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Feline asthma

What is asthma?

Asthma is a chronic inflammatory process of the bronchi and bronchioles. It is a type of allergic process (hyper reactivity). The changes in the bronchi and bronchioles consist in a thickening of their walls, narrowing (bronchoconstriction) and collection of thick mucus in the lumen. Asthma is  part of the complex of diseases affecting the lower respiratory tract. The disease is controlled by medications that are taken orally or inhaled through a nebulizer.

One of the most common causes of feline asthma is the cigarette smoke!

What are the symptoms of asthma?

  • Cough (similar to vomiting, but it is not);
  • Wheezing when breathing;
  • Difficult, fast and abdominal breathing;
  • Appearance of foam when coughing;
  • Open-mouth breathing
  • Anxious behavior;;
  • Lethargy
  • Anorexia (lack of appetite);
  • Difficulty breathing after a game or stress situation;
  • Straining of the neck and attempting to breath.

Symptoms can range from rare to frequent, permanent or seasonal. The Siamese breed is highly susceptible, but can occur in all breeds and ages.

Cat manifesting part of the above symptoms, even sporadically, should be examined by a veterinarian and consider appropriate research. (Radiography, bronchoalveolar lavage with cytology, hematology, examination of faeces in the method of Berman, test for the disease Dirofilaria, etc.) for an accurate diagnosis. Every cough can be a cause for concern!

Categorization of symptoms and signs:

  1. No symptom- cat feels well, sleeps well, eats, plays with toys and is active;
  2. Small bout: Begins light and rarely manifested cough. There may be bending the head forward and straining the neck. It is possible to hear wheezing when breathing;
  3. Complete asthma attack: Breathing is very difficult. Very often appears abdominal breathing.
  4. Asthmatic crisis: panting, breathing with open mouth. The cat is very scared, anxious, and possible  aggression. The pulse is very rapid;
  5. Life-threatening crisis: In it the cat stretches its neck and becomes very anxious because it can not take a sufficient amount of air;
  6. Cardiopulmonary arrest and death.

Asthma attacks and all subsequent levels are emergency and cat must be immediately brought to the vet!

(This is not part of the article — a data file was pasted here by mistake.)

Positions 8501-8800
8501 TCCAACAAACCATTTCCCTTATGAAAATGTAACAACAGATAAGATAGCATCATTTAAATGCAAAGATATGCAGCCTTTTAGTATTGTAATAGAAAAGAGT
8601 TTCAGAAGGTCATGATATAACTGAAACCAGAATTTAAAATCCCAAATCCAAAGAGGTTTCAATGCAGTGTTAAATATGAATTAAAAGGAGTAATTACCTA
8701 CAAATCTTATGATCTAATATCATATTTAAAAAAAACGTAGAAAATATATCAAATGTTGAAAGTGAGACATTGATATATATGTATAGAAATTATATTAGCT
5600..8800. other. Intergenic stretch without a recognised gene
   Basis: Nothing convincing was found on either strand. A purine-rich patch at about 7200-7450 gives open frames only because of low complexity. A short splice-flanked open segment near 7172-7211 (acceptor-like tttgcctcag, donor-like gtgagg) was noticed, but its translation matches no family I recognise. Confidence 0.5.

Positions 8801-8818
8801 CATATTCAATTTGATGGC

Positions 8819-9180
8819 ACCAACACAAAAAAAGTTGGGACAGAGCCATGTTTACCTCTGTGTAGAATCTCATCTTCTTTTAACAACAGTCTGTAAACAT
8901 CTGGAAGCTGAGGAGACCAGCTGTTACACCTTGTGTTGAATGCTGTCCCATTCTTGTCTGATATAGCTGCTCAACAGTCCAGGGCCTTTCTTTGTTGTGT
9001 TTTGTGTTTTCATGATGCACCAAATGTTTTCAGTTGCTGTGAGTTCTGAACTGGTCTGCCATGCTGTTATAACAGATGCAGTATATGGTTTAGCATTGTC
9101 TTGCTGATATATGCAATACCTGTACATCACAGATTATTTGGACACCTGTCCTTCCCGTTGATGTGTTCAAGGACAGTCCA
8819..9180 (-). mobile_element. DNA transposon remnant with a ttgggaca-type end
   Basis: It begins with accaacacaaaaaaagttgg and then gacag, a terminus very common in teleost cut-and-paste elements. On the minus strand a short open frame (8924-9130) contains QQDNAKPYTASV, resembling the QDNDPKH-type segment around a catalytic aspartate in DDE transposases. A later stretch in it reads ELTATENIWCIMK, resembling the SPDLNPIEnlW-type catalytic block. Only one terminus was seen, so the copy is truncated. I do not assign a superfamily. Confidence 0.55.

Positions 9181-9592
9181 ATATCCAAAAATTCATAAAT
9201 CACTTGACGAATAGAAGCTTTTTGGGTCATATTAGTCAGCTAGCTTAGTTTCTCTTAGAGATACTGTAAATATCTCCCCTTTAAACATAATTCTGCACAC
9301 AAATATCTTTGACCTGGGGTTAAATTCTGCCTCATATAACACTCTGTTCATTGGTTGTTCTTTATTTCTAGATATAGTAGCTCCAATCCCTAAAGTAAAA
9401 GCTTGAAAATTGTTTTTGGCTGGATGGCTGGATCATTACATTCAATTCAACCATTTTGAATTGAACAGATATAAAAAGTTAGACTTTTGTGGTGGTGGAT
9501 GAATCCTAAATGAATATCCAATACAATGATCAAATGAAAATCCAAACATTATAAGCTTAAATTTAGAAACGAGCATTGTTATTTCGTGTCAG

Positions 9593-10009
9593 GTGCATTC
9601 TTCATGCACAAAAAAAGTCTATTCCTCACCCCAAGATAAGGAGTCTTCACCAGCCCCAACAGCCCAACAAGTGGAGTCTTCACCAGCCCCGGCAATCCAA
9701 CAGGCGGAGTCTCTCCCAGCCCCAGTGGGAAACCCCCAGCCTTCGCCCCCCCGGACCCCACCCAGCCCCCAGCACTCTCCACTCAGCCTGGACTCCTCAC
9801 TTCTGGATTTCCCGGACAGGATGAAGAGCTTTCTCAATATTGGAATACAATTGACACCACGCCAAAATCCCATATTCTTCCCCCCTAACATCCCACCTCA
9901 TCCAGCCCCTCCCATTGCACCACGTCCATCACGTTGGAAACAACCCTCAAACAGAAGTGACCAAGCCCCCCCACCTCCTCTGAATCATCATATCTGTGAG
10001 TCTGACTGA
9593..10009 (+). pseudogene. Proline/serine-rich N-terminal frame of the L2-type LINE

How to diagnose the  “feline asthma”?

There is no single direct test for feline asthma. To put this diagnosis, your veterinarian first has to make a detailed and accurate exam. The next step is to appoint the necessary tests to exclude other diseases with symptoms similar to those of asthma.

Differential diagnosis of feline asthma:

  • Cardiac pathologies;
  • Heartworms and other parasites lung;
  • Respiratory pathologies;
  • Pleural diseases;
  • Intestinal parasites;
  • Others.

How to reach the correct diagnosis?

  1. Exclude some diseases that occur in a similar manner;
  2. Cat shows or more of the classic symptoms (cough, shortness of breath, etc.);
  3. X-rays of the lungs show characteristic for the asthma changes (bronchial type pattern and hyperinflation lungs). There are more precise and accurate imaging diagnostic tests, such as CT or bronchoscopy;
  4. Make a BAL (bronchoalveolar lavage) – This is a test in which a small amount of fluid is introduced into the bronchi of the patient and then withdrawn. Stained microscope slide is prepared and a detailed analysis of the cells that are observed. In asthma, there is typically an increase in certain types of white blood cells (eosinophils);
  5. Symptoms improve/ disappear when treated with glucocorticoids and bronchodilators.

How to treat asthma?

Treatment of asthma can be divided into three main categories:

  1. Emergency therapy of your veterinarian;
  2. Emergency therapy at home (inhaler);
  3. Permanent therapy at home.

Treatment of asthma includes mainly:

  • Bronchodilators – these are drugs that expand the airways in asthma attack.
  • Inflammatory drugs – usually corticosteroids, which reduce the constant inflammation of tissues, which if not controlled, causes symptoms of asthma.

These drugs can be taken orally, via injection or inhalation. There are special aerochambers, which are used for inhalation of drugs.

In acute or severe attacks necessary actions that your veterinarian should take may include (but are not limited to):

  • Oxygen in an oxygen cage or through a nasal catheter;
  • Opioids;
  • Inhalation of Solbutamol (Ventolin);
  • Corticosteroids;
  • Others.

In conclusion we can say that asthma can be life threatening and long-term disease, but with appropriate and timely care and treatment, it can be controlled and your cat can lead a normal and full life.

Cat Maci is a patient in veterinary clinic “Sofia”. It is diagnosed with “cat asthma”. Once started treatment Maci already feels better and went back to quality and relaxed lifestyle.